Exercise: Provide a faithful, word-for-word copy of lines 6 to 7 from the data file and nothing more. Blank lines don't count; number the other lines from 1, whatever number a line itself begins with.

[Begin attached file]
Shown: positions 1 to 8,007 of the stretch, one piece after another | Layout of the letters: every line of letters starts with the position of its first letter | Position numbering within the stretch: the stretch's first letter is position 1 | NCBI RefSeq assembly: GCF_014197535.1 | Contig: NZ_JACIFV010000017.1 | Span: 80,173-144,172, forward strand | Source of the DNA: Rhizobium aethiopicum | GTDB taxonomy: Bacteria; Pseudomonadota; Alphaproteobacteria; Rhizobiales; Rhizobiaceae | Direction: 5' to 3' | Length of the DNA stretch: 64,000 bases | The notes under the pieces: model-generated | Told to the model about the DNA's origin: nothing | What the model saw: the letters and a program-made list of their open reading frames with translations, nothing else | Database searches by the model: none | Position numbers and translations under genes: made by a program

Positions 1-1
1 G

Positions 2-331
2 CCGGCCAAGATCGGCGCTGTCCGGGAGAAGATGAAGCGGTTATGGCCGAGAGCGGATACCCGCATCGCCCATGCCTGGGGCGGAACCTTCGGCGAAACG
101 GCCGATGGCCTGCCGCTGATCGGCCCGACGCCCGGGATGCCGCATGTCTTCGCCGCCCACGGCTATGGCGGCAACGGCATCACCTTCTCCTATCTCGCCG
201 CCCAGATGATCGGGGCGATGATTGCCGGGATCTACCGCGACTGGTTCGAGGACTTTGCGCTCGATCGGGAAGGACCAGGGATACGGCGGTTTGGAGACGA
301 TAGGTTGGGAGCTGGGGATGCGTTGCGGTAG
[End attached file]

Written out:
101 GCCGATGGCCTGCCGCTGATCGGCCCGACGCCCGGGATGCCGCATGTCTTCGCCGCCCACGGCTATGGCGGCAACGGCATCACCTTCTCCTATCTCGCCG
201 CCCAGATGATCGGGGCGATGATTGCCGGGATCTACCGCGACTGGTTCGAGGACTTTGCGCTCGATCGGGAAGGACCAGGGATACGGCGGTTTGGAGACGA